Family Travel Q&A: Walk the fairways, and beyond
The Independent Parent: Your Questions Answered
Saturday 20 November 1999
A.The first thing to remember about the Costa del Sol, as the coast of southern Spain between Malaga and Gibraltar has been dubbed for the last 30 years, is that it has a split personality. On the one hand, there's Marbella and the other ritzy resorts, which have been a playground for film stars and royalty for decades. On the other, there are the high- rise developments offering budget holidays for ordinary mortals.
The second point is that although these are all year-round resorts, the atmosphere does change radically according to season. In winter, the pace is gentle - there is little opportunity for basking in the sunshine, or dancing in clubs till the wee hours. But the golfers in your family might fancy themselves in heaven. The mild climate is perfect for life on the fairways at this time of year, and there are 38 championship courses along this stretch of coast, as well as various other less-exalted (and cheaper) courses.
The three most popular budget resort towns are Torremolinos, Benalmadena and Fuengirola. In any of them, however, the winter scene is characterised by retired folk strolling along the sea-front and passing their days in the innumerable English bars and cafes. Hardly places to live the "vida loca".
However, despite its ritziness, there is some affordable accommodation in and around Marbella. Certainly, prices are higher than elsewhere, but the environment is infinitely more appealing. The enchanting Casco Antiguo, or old town, is made up of squares and courtyards dripping with plumbago and jasmine. Magic of Spain (0181-748 4220) has apartments sleeping five at Hacienda Beach, five minutes' drive out of town, for pounds 365 per person for a week's stay in February, including flights and car hire.
As far as other bases are concerned, I have two more suggestions, both towns with plenty of Spanish atmosphere. The first is Estepona between Marbella and Gibraltar, an old favourite. Behind the main seaside drag, along the wide, fine-sand beach, are squares and narrow streets lined with orange trees, little restaurants and tapas bars. EHS Travel (01993 700600) has a variety of properties for rent in this area. A two-bedroom apartment at Dominion Beach, just outside the town, is pounds 511 for a week, rental only. Flights would cost pounds 169 each; a group D car, suitable for five, would be pounds 105 for the week.
My other suggestion is Nerja, east of Malaga. This fashionable resort at the foot of the beautiful Sierra de Almijara, perches on a cliff above a string of sandy coves. Thomson Holidays (0990 502555) offers two-bedroom apartments at Capistrano village on the edge of Nerja during the February half-term week for pounds 229 per person including return flights from Gatwick.
Wherever you choose to stay, the greatest allure of the Costa del Sol is driving into the magnificent grey- and-ochre mountains of the Andalusian hinterland. Within a short drive of the coast are dramatic limestone gorges between jagged peaks, and dazzling white towns.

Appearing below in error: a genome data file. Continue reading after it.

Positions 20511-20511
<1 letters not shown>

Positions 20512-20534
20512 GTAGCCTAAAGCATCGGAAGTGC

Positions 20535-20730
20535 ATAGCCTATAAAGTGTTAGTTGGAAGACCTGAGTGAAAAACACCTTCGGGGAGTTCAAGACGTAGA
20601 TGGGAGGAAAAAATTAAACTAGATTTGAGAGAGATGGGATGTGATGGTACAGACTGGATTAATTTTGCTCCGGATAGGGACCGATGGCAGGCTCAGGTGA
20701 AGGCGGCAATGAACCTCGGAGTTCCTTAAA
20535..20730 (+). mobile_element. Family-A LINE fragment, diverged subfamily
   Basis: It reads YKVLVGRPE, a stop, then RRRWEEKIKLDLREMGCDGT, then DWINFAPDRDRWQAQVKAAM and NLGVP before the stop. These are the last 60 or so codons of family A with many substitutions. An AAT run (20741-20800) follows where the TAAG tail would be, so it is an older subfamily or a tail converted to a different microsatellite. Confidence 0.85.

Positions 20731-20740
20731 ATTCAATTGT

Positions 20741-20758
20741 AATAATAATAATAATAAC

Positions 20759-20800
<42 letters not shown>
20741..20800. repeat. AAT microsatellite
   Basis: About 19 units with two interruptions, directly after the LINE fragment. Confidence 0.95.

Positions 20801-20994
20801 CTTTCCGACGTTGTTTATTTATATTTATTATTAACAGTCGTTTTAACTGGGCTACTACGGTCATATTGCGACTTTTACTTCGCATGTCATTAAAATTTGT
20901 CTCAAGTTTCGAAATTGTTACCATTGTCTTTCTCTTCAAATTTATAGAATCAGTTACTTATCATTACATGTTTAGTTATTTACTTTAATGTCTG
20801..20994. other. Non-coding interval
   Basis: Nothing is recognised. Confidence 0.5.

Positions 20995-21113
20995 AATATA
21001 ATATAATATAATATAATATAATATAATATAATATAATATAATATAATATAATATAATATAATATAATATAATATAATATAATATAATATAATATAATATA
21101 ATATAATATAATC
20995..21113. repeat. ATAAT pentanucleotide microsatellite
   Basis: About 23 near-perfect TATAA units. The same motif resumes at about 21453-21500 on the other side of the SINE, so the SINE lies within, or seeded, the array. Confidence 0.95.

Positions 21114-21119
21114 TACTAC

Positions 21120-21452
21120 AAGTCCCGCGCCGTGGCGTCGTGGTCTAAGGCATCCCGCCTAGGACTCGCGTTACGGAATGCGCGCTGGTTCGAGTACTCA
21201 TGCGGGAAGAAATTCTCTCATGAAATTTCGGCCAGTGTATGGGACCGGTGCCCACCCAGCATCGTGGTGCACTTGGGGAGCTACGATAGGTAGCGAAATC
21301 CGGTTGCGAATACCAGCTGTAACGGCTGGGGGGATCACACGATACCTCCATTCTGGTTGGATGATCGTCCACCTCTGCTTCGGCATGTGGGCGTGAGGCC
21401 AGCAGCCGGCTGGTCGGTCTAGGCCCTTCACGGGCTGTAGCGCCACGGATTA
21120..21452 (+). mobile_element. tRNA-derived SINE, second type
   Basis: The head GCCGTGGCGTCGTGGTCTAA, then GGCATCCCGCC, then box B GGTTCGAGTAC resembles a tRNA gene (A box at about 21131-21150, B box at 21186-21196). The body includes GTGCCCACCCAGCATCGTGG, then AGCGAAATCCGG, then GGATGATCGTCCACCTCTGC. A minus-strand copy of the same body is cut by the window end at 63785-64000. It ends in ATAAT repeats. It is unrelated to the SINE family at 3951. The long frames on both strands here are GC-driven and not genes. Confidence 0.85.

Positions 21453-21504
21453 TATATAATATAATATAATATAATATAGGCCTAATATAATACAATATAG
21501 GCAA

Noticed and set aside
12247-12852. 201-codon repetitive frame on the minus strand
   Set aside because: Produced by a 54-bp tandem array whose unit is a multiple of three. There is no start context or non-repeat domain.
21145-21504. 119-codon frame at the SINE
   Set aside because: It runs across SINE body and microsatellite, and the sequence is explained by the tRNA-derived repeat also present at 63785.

From San Pedro de Alcantara, west of Marbella, for example, the C339 road to Ronda crosses wild open spaces, with sensational views across the Straits of Gibraltar to the distant Rif mountains of Morocco. Ronda itself straddles a steep limestone cleft. Shaded streets hide Moorish courtyards and fountains behind wrought-iron gates and nearby is the mountain wilderness of Sierra de Grazelema National Park, wonderful walking country.
Q.My children and I have been saddened by the recent closure of The Exploratory science museum, here in Bristol. Can you tell us where there are other, high-quality, educational, "hands-on" children's museums around Britain?
G J Williams
A. I also lament the demise of The Exploratory. Having visited hands- on museums with my children all round the country, I agree that it was among the best. All the same, there are several others. In my opinion, head- and-shoulders above the lot is Eureka! in Halifax, right next to the station. The scope is vast - enough to keep children, and adults, absorbed for a whole day.
There are several displays you should not miss: climb up the skeleton's ribs; fire a distress flare from behind the stricken yacht; go behind the bank's counter and open its vaults; walk into a dream and feed the bits you don't like into Baku, the nightmare-eating dragon.
Just as at The Exploratory, there is no glass showcase or cordon anywhere at Eureka! - and every exhibit is to be explored, played with, learnt from.
There are four main sections - Things, Living and Working Together, Communication, and Me and My Body.
In the latter, children climb into a giant mouth and wobble its loose tooth, then run hands over a massive, lolling tongue learning which bits taste what. They can also present the news in a TV studio and line up satellite dishes to communicate with people in space.
Eureka! (01426 983191) is open daily from 10am-5pm. Admission costs pounds 5.75 for adults and the over-12s, pounds 4.75 for children under 12 and nothing for the under-3s.
Nearer to Bristol, there isTechniquest (01222 475475) in Cardiff Bay, also with a huge array of inventive exhibits, and a planetarium and theatre where shows on subjects such as global warming or natural disasters, are staged hourly.
And, if you are feeling inspired, you can try out other hands-on museums of this kind around the country, including the Discovery Museum (0191- 232 6789) in Newcastle upon Tyne; Herstmonceux Centre (01323 832731) at Hailsham, Sussex; and Stratosphere (01224 213232) in Aberdeen.
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